Federal Crimes


Federal Crimes Lawyers

Hard-Hitting Defense for Federal Offenses in Summit County, Portage County, Stark County & Medina County

Federal crimes routinely carry the most severe penalties of all criminal offenses. Successful defense against federal charges usually requires the skill and knowledge that is possessed by an experienced Akron federal criminal defense lawyer. At DiCaudo, Pitchford & Yoder, our Akron federal crime attorneys possesses the experience necessary to provide one with an aggressive defense in their federal crime case.

Our team has been practicing law for a combined 85 years, and have both served as prosecutors in the course of their legal careers. This allows them to take both defense and prosecution into account when representing a client, thereby maximizing the client’s chances of a beneficial resolution to their case.

If you’ve been charged for a federal crime, contact us today at 330-762-7477 for aggressive defense from our Akron federal criminal defense lawyers.

What are Federal Crimes?

Federal crimes are those crimes which directly contravene federal legislation. Federal charges can also be levied at an individual who has committed a crime while on federal land (such as a government building or national park).

What’s the Difference Between State and Federal Crimes?

When a crime is committed, whether the state or federal government has jurisdiction over the case depends on several factors. Generally, state crimes are those that violate state laws and occur within the state’s borders. An offense is handled by the federal government when it (or the defendant) crosses state lines, happens on federal property (such as a post office), or violates federal laws.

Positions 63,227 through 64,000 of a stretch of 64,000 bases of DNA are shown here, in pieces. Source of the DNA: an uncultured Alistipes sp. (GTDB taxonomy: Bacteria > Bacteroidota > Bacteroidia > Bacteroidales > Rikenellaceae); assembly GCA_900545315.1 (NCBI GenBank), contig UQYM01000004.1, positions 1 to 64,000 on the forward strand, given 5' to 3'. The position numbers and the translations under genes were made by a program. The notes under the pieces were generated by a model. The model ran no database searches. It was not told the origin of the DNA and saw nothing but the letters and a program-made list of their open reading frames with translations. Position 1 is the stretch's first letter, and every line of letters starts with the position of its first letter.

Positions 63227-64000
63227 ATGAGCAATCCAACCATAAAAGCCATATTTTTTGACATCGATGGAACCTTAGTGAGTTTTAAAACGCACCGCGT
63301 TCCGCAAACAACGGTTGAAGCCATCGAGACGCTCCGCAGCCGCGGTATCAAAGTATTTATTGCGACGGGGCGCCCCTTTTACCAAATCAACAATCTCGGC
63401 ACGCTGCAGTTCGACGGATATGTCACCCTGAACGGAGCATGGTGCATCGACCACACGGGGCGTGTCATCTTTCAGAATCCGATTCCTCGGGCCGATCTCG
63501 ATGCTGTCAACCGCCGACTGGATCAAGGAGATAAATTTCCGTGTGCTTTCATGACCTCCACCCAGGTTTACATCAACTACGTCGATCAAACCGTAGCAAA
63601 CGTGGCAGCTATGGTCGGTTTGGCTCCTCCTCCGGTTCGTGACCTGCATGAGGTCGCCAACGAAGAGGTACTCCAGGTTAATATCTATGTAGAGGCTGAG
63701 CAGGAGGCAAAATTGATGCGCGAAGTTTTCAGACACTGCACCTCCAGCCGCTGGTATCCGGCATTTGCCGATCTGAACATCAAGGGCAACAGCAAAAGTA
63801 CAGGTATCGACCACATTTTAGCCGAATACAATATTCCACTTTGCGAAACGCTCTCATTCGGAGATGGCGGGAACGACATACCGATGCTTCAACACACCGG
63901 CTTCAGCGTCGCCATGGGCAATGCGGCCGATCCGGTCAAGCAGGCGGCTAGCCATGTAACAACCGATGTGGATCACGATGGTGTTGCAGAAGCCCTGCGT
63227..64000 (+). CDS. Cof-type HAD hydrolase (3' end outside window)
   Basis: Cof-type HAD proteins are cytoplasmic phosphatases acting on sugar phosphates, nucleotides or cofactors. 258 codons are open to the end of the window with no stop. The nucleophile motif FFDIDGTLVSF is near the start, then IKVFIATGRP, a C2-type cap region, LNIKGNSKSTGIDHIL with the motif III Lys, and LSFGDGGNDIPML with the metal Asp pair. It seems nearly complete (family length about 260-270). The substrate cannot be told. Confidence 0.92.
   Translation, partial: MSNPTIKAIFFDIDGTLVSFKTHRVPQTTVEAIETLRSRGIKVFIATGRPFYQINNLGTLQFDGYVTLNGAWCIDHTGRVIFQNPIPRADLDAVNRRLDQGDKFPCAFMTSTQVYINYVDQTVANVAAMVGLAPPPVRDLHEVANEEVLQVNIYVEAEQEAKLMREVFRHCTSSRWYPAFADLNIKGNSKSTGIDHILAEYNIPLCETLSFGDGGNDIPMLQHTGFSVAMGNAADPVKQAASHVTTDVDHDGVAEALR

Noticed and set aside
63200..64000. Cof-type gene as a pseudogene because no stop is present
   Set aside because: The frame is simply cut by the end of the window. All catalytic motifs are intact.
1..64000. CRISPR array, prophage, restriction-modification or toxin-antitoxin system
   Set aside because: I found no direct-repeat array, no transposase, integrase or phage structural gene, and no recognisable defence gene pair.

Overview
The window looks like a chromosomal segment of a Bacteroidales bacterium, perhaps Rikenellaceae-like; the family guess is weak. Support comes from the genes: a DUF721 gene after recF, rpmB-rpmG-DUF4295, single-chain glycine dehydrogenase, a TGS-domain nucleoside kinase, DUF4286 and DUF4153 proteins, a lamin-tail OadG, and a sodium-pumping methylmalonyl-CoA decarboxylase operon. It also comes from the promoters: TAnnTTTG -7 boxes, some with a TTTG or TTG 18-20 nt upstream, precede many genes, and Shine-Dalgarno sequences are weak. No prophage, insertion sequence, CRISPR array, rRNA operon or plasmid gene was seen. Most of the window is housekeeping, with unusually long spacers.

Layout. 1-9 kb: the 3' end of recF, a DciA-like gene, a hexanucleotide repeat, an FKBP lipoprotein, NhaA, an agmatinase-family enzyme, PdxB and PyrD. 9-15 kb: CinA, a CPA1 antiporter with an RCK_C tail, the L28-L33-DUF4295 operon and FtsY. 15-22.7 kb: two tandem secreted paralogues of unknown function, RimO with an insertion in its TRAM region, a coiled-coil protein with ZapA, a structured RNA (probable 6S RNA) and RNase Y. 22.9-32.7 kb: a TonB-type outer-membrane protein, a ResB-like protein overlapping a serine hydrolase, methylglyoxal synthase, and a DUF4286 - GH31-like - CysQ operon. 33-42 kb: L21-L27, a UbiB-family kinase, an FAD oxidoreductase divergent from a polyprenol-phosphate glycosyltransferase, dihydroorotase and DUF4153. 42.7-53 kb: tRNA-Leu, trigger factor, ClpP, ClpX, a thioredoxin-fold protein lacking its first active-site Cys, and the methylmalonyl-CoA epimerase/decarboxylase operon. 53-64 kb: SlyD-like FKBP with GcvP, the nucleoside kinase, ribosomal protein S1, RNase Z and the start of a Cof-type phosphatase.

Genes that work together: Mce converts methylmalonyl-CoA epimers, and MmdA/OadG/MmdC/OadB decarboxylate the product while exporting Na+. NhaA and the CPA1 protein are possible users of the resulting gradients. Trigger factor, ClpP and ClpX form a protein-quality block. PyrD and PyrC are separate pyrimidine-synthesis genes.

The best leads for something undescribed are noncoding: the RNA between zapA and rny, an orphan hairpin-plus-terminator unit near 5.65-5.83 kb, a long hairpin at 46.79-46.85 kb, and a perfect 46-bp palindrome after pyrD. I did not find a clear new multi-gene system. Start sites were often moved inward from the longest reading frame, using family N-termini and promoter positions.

In some cases, crimes can fall under both jurisdictions, and the accused can be tried in both state and federal court. Although the Fifth Amendment contains a “double jeopardy” provision, prohibiting a person from being tried for the same offense twice, the clause only applies to multiple prosecutions by the same sovereign. Thus, because state and federal governments are separate sovereigns, each can prosecute and penalize a defendant for the same crime.

Who Investigates Federal Crimes?

Federal crime investigations are often lengthy and thorough. They are handled by agents from various federal agencies, including the Bureau of Alcohol, Tobacco, Firearms & Explosives; Drug Enforcement Agency; Federal Bureau of Investigation; and Secret Service. The agency hands evidence obtained during its investigation to a U.S. Attorney who will prosecute the case.

Types of Federal Crimes

They include serious offenses such as:

  • Sex crimes: Several federal statutes prohibit sex-related conduct. A few of the laws concern sexual abuse, aggravated sexual abuse, sexual abuse of a minor or ward, abusive sexual contact, and sexual exploitation of children (or child pornography).
  • Drug crimes: Under federal law, it is illegal for anyone to create, manufacture, distribute, or dispense a controlled or counterfeit substance. Federal statutes also forbid people from possessing drugs, or using the internet to sell them.